The Magic of NHL 94, and Brad May2
I never would have dreamed of this in 1994.
In that year, I was an underclassman with an undeclared major at Buffalo State College, doing my best to get by and work towards what would eventually turn into an English degree. In short, I
read scanned through a lot of Shakespeare, and played a lot of NHL 94.
My room at Neumann Hall was always mobbed with people – it’s a miracle I made it to any classes. This particular version of the Electronic Arts video game was a magical thing. It was so good, that it reached out to everyone, hockey fan or not. Most of my college friends are now living out of state, and likely couldn’t name more than one or two Sabres on the current roster. Ask them about the name Dave Hannan, though, and they’ll be able to tell you how many times I burned them with him with a slick shot using the pass button.
Actually, if you played NHL 94 with me in college, then there’s a very good chance we’re still in touch. Interesting.
Anyway, I was feeling a little nostalgic yesterday, so I hopped online and played a game on one of the many websites that now host the aged software for free.
It was hilarious fun, but it brought to me one thing that I could never have seen coming. But, more on that later.
It was the Sabres versus the Flyers (opponent chosen with by a random blind scroll, of course), but the real challenge was remembering all the tricks to the game. Mastery of “the move” apparently never left me (the old deke towards the goalie before pulling to the side and shooting for the sure score). Apparently I must have done that so many times that it’s imprinted in my brain forever.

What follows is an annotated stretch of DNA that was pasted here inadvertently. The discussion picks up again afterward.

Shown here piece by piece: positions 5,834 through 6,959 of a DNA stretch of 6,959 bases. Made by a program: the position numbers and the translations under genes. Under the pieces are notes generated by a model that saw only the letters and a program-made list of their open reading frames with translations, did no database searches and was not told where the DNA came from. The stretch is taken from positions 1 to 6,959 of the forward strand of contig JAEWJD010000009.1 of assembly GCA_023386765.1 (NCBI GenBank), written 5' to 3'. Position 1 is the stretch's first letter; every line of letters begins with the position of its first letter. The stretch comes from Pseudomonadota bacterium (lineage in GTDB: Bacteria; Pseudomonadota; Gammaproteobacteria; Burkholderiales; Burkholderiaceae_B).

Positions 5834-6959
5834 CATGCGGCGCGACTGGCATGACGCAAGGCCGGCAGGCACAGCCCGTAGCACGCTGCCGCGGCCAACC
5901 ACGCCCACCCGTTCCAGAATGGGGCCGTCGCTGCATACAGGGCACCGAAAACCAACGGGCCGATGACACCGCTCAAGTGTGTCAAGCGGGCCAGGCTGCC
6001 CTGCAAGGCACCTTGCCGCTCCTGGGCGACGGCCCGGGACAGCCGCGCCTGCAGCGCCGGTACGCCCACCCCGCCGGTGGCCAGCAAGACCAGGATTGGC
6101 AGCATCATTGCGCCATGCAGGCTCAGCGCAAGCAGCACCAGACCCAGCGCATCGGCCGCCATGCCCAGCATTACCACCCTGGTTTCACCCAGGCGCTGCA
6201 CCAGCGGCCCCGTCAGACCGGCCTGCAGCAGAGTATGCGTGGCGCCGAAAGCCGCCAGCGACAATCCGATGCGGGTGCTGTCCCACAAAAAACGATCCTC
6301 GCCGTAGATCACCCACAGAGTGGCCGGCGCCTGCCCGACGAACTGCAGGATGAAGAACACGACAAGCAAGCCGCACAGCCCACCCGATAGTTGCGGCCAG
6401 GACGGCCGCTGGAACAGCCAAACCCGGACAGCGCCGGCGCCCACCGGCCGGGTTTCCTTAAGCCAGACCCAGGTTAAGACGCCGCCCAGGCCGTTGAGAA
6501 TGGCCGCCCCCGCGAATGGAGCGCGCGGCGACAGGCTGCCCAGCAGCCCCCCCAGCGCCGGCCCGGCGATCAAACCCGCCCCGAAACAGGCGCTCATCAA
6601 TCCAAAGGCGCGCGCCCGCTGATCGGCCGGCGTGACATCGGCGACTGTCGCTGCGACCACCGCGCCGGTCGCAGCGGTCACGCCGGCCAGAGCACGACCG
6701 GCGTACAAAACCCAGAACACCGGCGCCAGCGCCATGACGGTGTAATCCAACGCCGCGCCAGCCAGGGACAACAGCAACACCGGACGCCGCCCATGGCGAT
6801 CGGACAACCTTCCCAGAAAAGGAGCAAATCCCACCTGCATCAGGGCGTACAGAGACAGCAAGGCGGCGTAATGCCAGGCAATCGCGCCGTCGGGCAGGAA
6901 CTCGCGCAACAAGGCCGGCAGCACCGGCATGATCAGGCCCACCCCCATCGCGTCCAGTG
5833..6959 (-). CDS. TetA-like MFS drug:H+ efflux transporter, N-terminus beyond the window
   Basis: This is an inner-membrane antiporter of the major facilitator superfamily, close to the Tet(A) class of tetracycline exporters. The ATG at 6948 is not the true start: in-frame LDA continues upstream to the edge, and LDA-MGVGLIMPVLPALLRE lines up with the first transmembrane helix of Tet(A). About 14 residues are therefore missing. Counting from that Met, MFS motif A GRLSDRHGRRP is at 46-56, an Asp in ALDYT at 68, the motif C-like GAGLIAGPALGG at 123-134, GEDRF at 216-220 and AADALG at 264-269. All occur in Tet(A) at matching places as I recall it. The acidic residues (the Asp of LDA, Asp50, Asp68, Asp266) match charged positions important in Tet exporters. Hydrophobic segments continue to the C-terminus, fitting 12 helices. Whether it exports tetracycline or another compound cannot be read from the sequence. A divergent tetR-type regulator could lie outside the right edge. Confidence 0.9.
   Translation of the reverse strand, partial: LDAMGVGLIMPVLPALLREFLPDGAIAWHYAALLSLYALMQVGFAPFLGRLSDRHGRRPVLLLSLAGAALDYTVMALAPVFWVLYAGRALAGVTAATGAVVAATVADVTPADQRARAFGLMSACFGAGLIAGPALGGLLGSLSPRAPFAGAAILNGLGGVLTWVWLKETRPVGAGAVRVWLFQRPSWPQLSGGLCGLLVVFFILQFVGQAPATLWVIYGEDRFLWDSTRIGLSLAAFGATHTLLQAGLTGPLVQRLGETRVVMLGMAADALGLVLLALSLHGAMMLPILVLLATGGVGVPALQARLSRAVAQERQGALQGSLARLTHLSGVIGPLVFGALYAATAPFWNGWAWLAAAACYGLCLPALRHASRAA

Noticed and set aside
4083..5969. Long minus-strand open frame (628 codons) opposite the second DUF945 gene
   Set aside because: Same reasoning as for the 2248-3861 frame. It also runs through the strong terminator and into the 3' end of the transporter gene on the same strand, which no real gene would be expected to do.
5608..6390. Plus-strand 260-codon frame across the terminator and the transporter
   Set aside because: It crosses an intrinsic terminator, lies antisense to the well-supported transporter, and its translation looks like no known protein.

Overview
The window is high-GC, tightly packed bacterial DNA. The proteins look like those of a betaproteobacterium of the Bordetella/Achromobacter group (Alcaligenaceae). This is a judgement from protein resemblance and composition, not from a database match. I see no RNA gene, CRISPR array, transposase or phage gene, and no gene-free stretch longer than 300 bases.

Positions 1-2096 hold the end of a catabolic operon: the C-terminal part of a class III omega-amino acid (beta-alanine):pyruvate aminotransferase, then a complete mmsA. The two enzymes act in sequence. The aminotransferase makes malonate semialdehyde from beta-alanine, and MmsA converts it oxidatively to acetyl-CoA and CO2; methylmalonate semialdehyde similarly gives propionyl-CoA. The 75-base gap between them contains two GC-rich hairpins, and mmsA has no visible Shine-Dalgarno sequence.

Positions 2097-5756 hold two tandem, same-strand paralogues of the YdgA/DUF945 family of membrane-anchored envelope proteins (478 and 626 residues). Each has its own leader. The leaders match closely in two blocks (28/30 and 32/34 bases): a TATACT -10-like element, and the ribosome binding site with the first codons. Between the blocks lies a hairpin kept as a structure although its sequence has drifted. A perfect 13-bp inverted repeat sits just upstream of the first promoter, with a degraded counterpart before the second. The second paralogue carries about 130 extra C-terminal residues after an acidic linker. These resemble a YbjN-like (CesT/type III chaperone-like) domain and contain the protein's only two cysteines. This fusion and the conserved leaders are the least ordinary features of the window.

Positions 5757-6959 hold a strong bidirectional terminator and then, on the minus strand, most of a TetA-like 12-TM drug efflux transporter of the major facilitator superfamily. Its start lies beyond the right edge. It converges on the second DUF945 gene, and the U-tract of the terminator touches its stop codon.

Figuring out how I used to score so many goals using the pass button was the real trick. That always produced the highlight reel stuff.
Win a faceoff? The crowd goes wild. Lose a faceoff? A chorus of boos that sounds like a bunch of braying dogs mocks you.
Oh, and how about that old “crowd meter?” Why is this not in the current versions of this game? (For the record, I hit 95 decibels against the Flyers in this game.)
I could hear every one of my old buddies making remarks in the back of my head as I moved those wonderful imperfectly pixellated hockey heroes up and down the ice.
And they were heroes. In ’94, this was one of the only ways to be in touch with your team. The internet was a fledgling thing, and TV’s were pretty darned expensive. Heck, not even everyone had cable, let alone a TV. (I was lucky enough to score a 300 pound behemoth black and white TV from my uncle, and that’s the screen we all crowded around in the Neumann Hall dorm for our goodtimes.) Besides TV, radio, and trading cards, NHL 94 was the only way to stay intimately connected with your team. It probably generated thousands of fans, or more, for the NHL.
Like I said, it was magic stuff. And that was the buzz I was getting while I was rocking the Aud with the likes of:
Disgusted that Brad May was on the bench, I made the necessary adjustments to get him in the lineup (sorry, Colin Patterson). That coaching decision paid off – twice, to be exact.
I was so thrilled with the overall experience and memories that this game brought back to me that I made that announcement on Twitter. But the experience didn’t end there. Like I said, NHL 94 touched a lot of people, so in came this reply:
Yes, that’s the real Brad May. As I said at the beginning of this post, I never would have dreamed of this in 1994. Hockey players seemed so far away from our lives back then. Fans existed in a naive, albeit magical non-internet world of black and white TV’s, trading cards, and of course NHL 94.
Experiencing the game again brought a lot back to me, but frankly, missing all my buddies from the dorm and missing all the players from that roster took most of that magic buzz away. Until, that is, the Brad May tweet brought it back.
Long live NHL 94.
Oh, and if you’re reading this Dave Hannan and Wayne Presley, feel free to drop me a note in the comments section below.
next post: The Obligatory Chris Drury Post